22 have just had was far more important to me because I had to deal with him
23 on account of the indictment. But for the next witness, I can guarantee
24 that I can complete my cross-examination in ten minutes, and my other
25 colleagues don't have any questions at all.
1 MR. SERIC: [Interpretation] I would also like to add that we have
2 no questions in the cross for the next witness, and it would be a pity for
3 the witness not to be heard. We will even allow the Prosecution to have
4 leading questions so as to go through her statement as quickly as
5 possible. We're trying to be as cooperative as possible, and we hope that
6 we will be able to have this witness and not to have her sent back.
7 JUDGE LIU: Mr. Scott.
8 MR. SCOTT: Mr. President, we're in the Chamber's hands. The
9 witness is available.
10 JUDGE LIU: Do we finish with her today?
11 MR. SCOTT: Well, let me ask -- Mr. Bos will be handling the --
12 [Prosecution counsel confer]
13 MR. SCOTT: Your Honour, Mr. Bos tells me that he expects that we
14 would have a chance of finishing direct in approximately an hour and a
16 JUDGE LIU: Okay. You may call your next witness.
17 MR. SCOTT: Thank you, Mr. President.
18 JUDGE LIU: And the Trial Chamber noticed that you filed a motion
19 for protective measures concerned with the next witness.
20 MR. SCOTT: That's right, Your Honour. I'll let Mr. Bos respond
21 to that.
22 MR. BOS: Yes, Your Honour. This --
23 JUDGE LIU: If you need to go into private session, just inform
25 MR. BOS: Yes, I would like to go into private session if I need
1 to explain the --
2 JUDGE LIU: Okay, we'll go to the private session.
3 [Private session]
12 Page 3301 – redacted – private session.
8 Pages 3302 to 3347- redacted - [Closed session].
15 [Open session]
16 MR. SCOTT: If you have that, Your Honour, it just seemed to us
17 that it may be worthwhile to note for the Chamber that while we've been
18 taking testimony these past three weeks now, there is a number of
19 other -- there have been a number of other witnesses essentially in this
20 case. As you will know, Mr. President, approximately 16 witnesses
21 testified in depositions in July and early August, so we have not been
22 writing on a completely clean slate, if you will. You will see on this
23 table, for instance, there were five witnesses who testified on the
24 Sovici/Doljani matters, which are listed here. Turning to page 4, there
25 have been three witnesses who had already testified about the attack, the
1 day 9th attack on Mostar, the Vranica building. There have been two
2 witnesses concerning detention centres in general and the Heliodrom, as
3 indicated on page 5. And as indicated on page 6, there have been three
4 prior witnesses concerning the Mostar confrontation line or what might be
5 called such issues as "human shields." On page 8, there were two
6 deposition witnesses on Rastani. And finally, on page 9, there was a
7 deposition witness concerning Harmandzic.
8 We also have included here, lest they perhaps fall between the
9 cracks at this point of the case, the transcript witnesses from other
10 cases by prior order of the Chamber when - forgive me - when the Chamber
11 was previously constituted - I apologise, Your Honour. My cold has caught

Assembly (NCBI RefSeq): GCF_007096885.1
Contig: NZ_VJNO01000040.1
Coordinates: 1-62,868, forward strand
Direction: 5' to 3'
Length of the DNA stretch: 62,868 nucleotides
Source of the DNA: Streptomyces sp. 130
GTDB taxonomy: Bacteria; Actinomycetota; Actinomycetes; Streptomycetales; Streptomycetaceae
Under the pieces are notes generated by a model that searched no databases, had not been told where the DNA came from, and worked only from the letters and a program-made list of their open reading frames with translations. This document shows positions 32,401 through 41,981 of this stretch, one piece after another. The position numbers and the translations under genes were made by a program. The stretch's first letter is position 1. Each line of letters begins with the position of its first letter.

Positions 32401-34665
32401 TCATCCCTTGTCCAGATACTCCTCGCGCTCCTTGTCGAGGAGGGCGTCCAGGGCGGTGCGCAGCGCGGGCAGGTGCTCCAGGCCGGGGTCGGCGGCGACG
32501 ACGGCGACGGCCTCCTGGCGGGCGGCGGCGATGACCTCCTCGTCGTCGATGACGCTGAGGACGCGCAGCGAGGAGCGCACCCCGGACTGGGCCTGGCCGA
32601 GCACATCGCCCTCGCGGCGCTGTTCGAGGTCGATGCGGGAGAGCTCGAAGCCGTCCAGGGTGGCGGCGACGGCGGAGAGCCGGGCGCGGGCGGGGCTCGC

12 up with me, I'm afraid, this afternoon - the transcript witnesses from
13 other cases which have been admitted. And given the hour, I'm not going
14 to belabour these things, but the Chamber will have these and have the
15 summaries of what -- the issues that they have already touched on.
16 Finally, starting on page 13, we would also mention and remind the
17 Chamber that we also have a pending motion date, dated the 16th of August,
18 in which we tendered the transcripts of three additional witnesses, none
19 of which are protected or sensitive in any particular way - Paddy
20 Ashdown, Robert Donia, and Pero Ribic - and we just thought that might
21 be helpful for the Court to have as you hear this evidence, which touches,
22 of course, on many of the same issues.
23 The final matter, Your Honour, is we know that the Defence have a
24 motion for changes in the Court schedule, about perhaps not having Court
25 on Wednesday afternoons. We have not, up to this point in time, prepared
1 a written response to that. I don't know if the Chamber has any views on
2 that. I mean, I think it's fair to say we would oppose it. We do oppose
3 it. The Chamber -- does the Chamber wish to receive a written response on
4 that matter?
5 JUDGE LIU: Yes. We are expecting your written response on this
7 MR. SCOTT: Very well. Then we'll file it next week.
8 Thank you, Mr. President.
9 JUDGE LIU: Thank you very much.
10 Is there anything from the Defence side? Yes.
11 MR. SERIC: [Interpretation] Let me just confirm, Your Honours, and
12 for the record, that Mr. Vinko Martinovic's Defence has no objections to
13 the amended indictment. After all, it is in our favour.
14 JUDGE LIU: Thank you very much.
15 This Trial Chamber would like to thank both parties for your
16 cooperation to these proceedings. We also would like to thank all the
17 interpreters and the typists for today's work.
18 As you all know, we will have our next session on the 8th of
19 October, in Courtroom III, at 9.30 in the morning, so we'll have a break.
20 --- Whereupon the hearing adjourned at 5.38 p.m.,
21 to be reconvened on Monday, the 8th day of October,
22 2001, at 9.30 a.m.